There’s a river in the basement of Liverpool Middle School that runs through the crawlspace every spring thaw.
Liverpool Elementary School, despite having one of the highest percentages of special needs students in the district, isn’t in compliance with standards established by the Americans with Disabilities Act of 1990.
“These two buildings have suffered from tremendous neglect over the last 50 years,” said Liverpool Central School District Board of Education President J. Mark Lawson. “That’s got to stop.”
The capital improvements to both buildings, as well as some at the Wetzel Road complex, were discussed at the board’s last meeting Monday Nov. 19. Cost estimates were not available at that meeting — they will be discussed at the board’s next meeting Dec. 3 — it was clear that both village schools are in desperate need of repair.
“There’s an embarrassing disparity” between LE and LMS and other buildings in the district, Lawson said. “These buildings are falling apart. It’s something you associate more with the crumbling inner city.”
The improvements to both schools were discussed in a presentation by Nick Signarelli of Ashley McGraw Architects, the firm working with the district on all of its improvement projects.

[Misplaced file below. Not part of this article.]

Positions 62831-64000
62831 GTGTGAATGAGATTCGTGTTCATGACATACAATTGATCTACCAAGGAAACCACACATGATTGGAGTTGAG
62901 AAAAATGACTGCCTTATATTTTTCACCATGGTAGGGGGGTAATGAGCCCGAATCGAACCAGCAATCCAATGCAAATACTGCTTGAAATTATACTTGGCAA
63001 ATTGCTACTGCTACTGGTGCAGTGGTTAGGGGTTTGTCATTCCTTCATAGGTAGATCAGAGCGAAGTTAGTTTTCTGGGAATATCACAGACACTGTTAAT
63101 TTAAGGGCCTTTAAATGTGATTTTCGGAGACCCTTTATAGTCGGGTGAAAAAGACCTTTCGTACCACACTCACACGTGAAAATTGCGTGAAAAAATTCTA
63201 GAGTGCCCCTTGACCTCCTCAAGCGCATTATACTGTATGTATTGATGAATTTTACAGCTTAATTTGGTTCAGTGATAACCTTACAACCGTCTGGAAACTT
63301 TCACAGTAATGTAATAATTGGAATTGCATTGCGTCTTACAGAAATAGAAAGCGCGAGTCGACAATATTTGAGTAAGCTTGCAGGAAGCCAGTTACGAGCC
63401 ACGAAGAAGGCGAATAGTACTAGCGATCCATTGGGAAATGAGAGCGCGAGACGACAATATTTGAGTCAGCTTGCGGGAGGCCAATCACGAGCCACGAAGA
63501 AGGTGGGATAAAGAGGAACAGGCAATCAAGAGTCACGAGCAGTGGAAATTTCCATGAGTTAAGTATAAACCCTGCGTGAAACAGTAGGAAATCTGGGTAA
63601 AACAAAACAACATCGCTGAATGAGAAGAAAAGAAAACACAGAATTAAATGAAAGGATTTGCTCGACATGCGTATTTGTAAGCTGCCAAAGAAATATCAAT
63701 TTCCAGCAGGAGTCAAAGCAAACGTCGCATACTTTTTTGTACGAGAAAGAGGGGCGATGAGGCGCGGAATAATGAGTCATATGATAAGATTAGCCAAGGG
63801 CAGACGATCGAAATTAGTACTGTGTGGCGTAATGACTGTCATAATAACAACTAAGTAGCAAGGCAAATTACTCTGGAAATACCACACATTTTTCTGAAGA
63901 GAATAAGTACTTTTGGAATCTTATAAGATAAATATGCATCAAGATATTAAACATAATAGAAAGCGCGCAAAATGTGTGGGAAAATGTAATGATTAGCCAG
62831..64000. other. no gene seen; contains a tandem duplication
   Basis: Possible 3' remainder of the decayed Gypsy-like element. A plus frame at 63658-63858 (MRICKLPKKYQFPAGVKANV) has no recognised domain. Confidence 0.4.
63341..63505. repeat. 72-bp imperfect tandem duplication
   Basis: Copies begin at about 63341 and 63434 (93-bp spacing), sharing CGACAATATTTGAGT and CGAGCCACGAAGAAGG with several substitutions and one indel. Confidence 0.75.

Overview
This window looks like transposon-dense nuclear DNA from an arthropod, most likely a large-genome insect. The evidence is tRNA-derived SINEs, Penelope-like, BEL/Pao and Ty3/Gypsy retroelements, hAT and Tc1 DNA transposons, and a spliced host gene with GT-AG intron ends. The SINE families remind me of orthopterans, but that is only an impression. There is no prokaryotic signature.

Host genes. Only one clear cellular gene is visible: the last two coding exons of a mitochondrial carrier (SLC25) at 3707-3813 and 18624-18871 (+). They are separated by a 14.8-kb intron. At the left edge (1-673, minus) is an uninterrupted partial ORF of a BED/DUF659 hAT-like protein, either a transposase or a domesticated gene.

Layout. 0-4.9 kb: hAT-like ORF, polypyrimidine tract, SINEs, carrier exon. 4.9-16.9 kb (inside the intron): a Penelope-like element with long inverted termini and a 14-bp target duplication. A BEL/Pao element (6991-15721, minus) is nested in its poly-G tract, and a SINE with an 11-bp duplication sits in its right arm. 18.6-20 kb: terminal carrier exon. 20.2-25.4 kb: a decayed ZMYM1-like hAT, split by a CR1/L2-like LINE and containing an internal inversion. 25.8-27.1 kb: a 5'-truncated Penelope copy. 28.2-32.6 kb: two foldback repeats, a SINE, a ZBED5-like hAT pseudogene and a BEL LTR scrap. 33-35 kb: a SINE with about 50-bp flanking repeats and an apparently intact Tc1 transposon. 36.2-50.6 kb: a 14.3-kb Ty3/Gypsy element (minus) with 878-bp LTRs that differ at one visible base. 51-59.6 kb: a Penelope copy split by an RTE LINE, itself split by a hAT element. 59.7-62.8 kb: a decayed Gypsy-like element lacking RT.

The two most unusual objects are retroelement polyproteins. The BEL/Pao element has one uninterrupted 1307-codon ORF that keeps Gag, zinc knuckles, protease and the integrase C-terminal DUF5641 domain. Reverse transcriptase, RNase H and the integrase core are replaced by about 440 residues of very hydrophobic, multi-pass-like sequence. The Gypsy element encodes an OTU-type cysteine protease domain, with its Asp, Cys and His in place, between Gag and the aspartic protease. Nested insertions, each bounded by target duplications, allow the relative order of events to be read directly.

“We initially looked at Liverpool Elementary and Liverpool Middle School when we did our five-year [capital improvements] plan in 2004,” Signarelli said. “At that point we made it a priority to renovate them.”
Aside from minor updates in the 1960s and 1970s, LE and LMS have not been renovated since they were constructed in 1953 and 1957, respectively. Signarelli said the renovations under the project proposal would allow the schools to save more energy, update their electrical and mechanical systems and address some program needs.
At both schools, the renovations would create a separate loop for buses; as it is now, both buildings have one loop shared by buses, walkers and car traffic (students being dropped off or picked up by parents).
“It’s hard on any given day, but as soon as we get rain or snow, car traffic triples or more,” said Bob Gaetano, principal at LMS. “There’s too much traffic. It’s not safe.”
The new plan would separate bus traffic from car traffic, making the parking lot a much safer place for the students of both schools.
In addition, the libraries of the schools will be joined in a central complex like that at the Soule Road complex.
“Their [LMS’] library now — it just makes me sad,” said board member Dee Perkins. “It’s tiny. They need something better.”
“This will be a great benefit to the literacy of our children,” said Bill Mugridge, principal of Liverpool Elementary.
The project will also expand the schools’ music rooms, classrooms, lab space, OT/PT areas and art rooms. A performing arts center that will benefit the entire district will be constructed, as well.
“Every single student in the district will benefit from this,” Gaetano said. “It will make it [the LE/LMS complex] the gem of the district.”
Sarah Hall is the editor of the Eagle Star-Review and the Baldwinsville Messenger. The 2012 winner of the Syracuse Press Club’s Selwyn Kershaw Professional Standards Award, she has been with Eagle Newspapers since 2006. She is a Liverpool native.